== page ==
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Why American Education Is Failing January 19, 2010

Posted by Dwight Furrow in Dwight Furrow's Posts, Education.
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Philosopher of science Michael Ruse recalls a science teacher who, as a witness in the Arkansas court case challenging the teaching of evolution in 1981, made the following comment:

“Mr. Williams, I’m not a scientist. I’m a science educator. I love science, I really do. And I love my students. My job is to take the science and teach it to my students. I am not a leading researcher. I am an educator, and I have my pride and professional responsibilities. And I just can’t teach that stuff [meaning creationism] to my kids.”

As Ruse points out:

The relevance of the Arkansas teacher struck home when I looked at some of the figures. Get this. In 2007 (the last year for which there are available figures) within the State of Florida 1,295 people were hired to teach mathematics. Of those, only 394 had qualifications in teaching mathematics. Within the state, 1,154 people were hired to teach science. Of these, 282 had science qualifications. In other words, and I can attest anecdotally to this at my kids’ high school, most of the people being hired in Florida to teach mathematics and science aren’t qualified. And note that these are the numbers of people being hired, not necessarily the numbers needed.

In other words, we are simply not getting into our classrooms people like the Arkansas teacher who just loved science (including mathematics) for its own sake. Or if we are, it is purely by chance. We are not getting people who were themselves so thrilled by astronomy or biology or algebra (and there are such people) that they wanted to do it at university — and then who wanted to go back into the classroom and teach it to others. We are getting people who for various reasons are taking the job of teaching mathematics and/or science, but who have no background training. And of course, not necessarily any passion or deep commitment to science.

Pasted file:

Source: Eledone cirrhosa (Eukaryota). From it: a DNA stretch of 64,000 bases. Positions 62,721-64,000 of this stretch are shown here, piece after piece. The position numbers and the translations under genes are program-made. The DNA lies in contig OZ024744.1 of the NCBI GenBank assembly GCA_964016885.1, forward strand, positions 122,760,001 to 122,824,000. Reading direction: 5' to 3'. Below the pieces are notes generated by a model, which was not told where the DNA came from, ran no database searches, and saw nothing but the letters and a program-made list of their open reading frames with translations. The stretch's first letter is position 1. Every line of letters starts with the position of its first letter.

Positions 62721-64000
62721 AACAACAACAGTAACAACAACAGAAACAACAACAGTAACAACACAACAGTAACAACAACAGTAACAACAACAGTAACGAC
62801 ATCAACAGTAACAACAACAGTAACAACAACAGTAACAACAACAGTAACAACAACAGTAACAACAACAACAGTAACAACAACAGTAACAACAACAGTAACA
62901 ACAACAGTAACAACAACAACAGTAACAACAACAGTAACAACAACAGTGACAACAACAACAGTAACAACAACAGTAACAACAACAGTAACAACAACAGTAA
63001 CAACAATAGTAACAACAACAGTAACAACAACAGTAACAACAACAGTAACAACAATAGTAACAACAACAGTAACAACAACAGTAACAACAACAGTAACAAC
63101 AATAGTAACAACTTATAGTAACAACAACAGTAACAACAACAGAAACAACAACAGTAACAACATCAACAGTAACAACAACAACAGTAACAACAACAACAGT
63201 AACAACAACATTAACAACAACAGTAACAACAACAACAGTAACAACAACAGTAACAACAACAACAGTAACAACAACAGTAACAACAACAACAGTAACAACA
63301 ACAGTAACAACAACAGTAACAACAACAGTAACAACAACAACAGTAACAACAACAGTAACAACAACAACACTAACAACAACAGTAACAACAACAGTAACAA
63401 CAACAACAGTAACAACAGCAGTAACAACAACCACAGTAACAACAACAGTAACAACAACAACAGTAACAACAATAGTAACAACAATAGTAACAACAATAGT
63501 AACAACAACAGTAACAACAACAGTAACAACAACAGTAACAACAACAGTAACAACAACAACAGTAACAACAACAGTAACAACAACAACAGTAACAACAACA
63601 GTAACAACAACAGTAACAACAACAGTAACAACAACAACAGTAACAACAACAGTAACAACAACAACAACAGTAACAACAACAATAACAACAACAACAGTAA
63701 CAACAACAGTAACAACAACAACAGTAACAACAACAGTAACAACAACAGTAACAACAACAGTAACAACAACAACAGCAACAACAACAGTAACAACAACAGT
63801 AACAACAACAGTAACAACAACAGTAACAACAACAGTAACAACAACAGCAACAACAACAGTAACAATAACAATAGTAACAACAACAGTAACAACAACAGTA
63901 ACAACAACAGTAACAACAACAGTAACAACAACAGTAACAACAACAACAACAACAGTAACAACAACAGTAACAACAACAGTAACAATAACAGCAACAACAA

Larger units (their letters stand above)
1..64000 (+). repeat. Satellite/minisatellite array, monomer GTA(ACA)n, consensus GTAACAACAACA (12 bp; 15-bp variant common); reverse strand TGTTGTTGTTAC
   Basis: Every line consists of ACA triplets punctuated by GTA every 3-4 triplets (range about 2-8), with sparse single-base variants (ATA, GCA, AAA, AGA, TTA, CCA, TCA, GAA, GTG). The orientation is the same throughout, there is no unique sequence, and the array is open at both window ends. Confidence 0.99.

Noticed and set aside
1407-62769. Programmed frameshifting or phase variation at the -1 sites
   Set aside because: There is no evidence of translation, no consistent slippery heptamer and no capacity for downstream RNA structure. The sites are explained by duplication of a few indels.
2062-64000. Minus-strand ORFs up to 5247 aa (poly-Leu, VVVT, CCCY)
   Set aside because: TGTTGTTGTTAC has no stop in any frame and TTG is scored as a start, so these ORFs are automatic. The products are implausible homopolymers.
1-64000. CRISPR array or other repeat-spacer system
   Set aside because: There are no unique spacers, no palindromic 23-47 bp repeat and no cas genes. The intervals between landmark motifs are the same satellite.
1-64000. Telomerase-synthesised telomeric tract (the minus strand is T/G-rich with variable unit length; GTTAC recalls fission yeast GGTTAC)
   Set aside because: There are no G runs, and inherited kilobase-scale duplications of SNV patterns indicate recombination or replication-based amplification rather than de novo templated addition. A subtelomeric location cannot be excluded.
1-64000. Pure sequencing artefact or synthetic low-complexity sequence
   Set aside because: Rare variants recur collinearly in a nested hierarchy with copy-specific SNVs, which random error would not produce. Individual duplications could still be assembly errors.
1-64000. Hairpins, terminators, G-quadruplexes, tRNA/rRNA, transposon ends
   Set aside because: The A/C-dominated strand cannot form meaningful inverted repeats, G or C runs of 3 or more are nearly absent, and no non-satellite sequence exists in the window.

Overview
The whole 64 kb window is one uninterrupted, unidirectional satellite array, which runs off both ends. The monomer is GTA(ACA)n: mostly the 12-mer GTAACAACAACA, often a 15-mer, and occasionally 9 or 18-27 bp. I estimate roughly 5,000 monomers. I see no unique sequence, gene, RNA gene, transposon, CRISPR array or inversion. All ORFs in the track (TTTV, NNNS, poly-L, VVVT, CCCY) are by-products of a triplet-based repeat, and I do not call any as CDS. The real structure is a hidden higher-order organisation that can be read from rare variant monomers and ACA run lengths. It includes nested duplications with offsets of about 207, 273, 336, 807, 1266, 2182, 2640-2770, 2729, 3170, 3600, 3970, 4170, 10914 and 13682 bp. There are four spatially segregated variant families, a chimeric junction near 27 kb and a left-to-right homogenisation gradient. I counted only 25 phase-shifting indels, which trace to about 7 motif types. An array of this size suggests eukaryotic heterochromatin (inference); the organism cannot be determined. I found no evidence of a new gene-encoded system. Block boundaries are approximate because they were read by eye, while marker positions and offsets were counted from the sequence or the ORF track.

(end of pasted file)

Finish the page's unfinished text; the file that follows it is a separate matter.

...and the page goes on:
The point is germane to any discipline. Successful teachers must care about their subject for its own sake—only then can their enthusiasm get students hooked on science, math, English, history or whatever.

In our culture, education is about getting a job and education policy is about putting a body in a classroom and pushing students out the door with good test scores. The intrinsic value of studying a discipline is not part of the equation.

Until we change that, American education will continue to fail.

book-section-book-cover2 Dwight Furrow is author of

Reviving the Left: The Need to Restore Liberal Values in America

For political commentary by Dwight Furrow visit: www.revivingliberalism.com

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Comments»

1. Zeus - January 24, 2010

Well studying is a tough job to do.I mean we are bombarded with loads of assignment every week.Luckily I found a gr8 site called http://www.tutor2help.com/ which actually helps to do my assignments free of any hassles.Its a gr8 site.

2. Nina Rosenstand - January 26, 2010

Well, Zeus, the first assignment lesson is to learn to spell “great.”


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